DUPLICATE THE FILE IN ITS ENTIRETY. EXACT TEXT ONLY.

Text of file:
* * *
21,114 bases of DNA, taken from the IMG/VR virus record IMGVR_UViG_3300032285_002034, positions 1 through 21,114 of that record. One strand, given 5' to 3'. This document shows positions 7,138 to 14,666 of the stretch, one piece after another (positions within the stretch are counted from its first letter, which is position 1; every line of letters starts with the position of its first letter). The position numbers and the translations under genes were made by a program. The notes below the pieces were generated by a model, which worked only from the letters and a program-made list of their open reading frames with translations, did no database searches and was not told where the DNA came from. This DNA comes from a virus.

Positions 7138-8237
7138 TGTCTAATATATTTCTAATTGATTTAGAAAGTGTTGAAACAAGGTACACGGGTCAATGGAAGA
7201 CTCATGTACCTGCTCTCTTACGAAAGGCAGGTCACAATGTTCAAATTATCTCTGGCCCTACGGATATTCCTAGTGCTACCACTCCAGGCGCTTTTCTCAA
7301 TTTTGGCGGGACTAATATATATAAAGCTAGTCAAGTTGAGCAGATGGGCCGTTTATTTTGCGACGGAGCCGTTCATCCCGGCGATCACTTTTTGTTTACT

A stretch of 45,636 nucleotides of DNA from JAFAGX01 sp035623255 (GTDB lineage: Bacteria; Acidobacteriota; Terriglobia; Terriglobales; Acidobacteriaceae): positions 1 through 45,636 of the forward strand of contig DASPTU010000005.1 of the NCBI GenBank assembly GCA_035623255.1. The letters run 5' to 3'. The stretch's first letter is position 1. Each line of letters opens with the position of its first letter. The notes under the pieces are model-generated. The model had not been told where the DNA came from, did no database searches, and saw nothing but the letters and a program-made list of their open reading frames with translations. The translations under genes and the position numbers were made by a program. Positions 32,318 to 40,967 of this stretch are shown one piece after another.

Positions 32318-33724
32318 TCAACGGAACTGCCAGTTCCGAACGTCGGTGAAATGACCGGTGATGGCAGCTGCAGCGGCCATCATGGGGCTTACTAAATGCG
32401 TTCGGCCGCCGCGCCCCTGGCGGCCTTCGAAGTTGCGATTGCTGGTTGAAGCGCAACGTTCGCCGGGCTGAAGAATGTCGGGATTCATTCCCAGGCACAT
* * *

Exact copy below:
21,114 bases of DNA, taken from the IMG/VR virus record IMGVR_UViG_3300032285_002034, positions 1 through 21,114 of that record. One strand, given 5' to 3'. This document shows positions 7,138 to 14,666 of the stretch, one piece after another (positions within the stretch are counted from its first letter, which is position 1; every line of letters starts with the position of its first letter). The position numbers and the translations under genes were made by a program. The notes below the pieces were generated by a model, which worked only from the letters and a program-made list of their open reading frames with translations, did no database searches and was not told where the DNA came from. This DNA comes from a virus.

Positions 7138-8237
7138 TGTCTAATATATTTCTAATTGATTTAGAAAGTGTTGAAACAAGGTACACGGGTCAATGGAAGA
7201 CTCATGTACCTGCTCTCTTACGAAAGGCAGGTCACAATGTTCAAATTATCTCTGGCCCTACGGATATTCCTAGTGCTACCACTCCAGGCGCTTTTCTCAA
7301 TTTTGGCGGGACTAATATATATAAAGCTAGTCAAGTTGAGCAGATGGGCCGTTTATTTTGCGACGGAGCCGTTCATCCCGGCGATCACTTTTTGTTTACT

A stretch of 45,636 nucleotides of DNA from JAFAGX01 sp035623255 (GTDB lineage: Bacteria; Acidobacteriota; Terriglobia; Terriglobales; Acidobacteriaceae): positions 1 through 45,636 of the forward strand of contig DASPTU010000005.1 of the NCBI GenBank assembly GCA_035623255.1. The letters run 5' to 3'. The stretch's first letter is position 1. Each line of letters opens with the position of its first letter. The notes under the pieces are model-generated. The model had not been told where the DNA came from, did no database searches, and saw nothing but the letters and a program-made list of their open reading frames with translations. The translations under genes and the position numbers were made by a program. Positions 32,318 to 40,967 of this stretch are shown one piece after another.

Positions 32318-33724
32318 TCAACGGAACTGCCAGTTCCGAACGTCGGTGAAATGACCGGTGATGGCAGCTGCAGCGGCCATCATGGGGCTTACTAAATGCG
32401 TTCGGCCGCCGCGCCCCTGGCGGCCTTCGAAGTTGCGATTGCTGGTTGAAGCGCAACGTTCGCCGGGCTGAAGAATGTCGGGATTCATTCCCAGGCACAT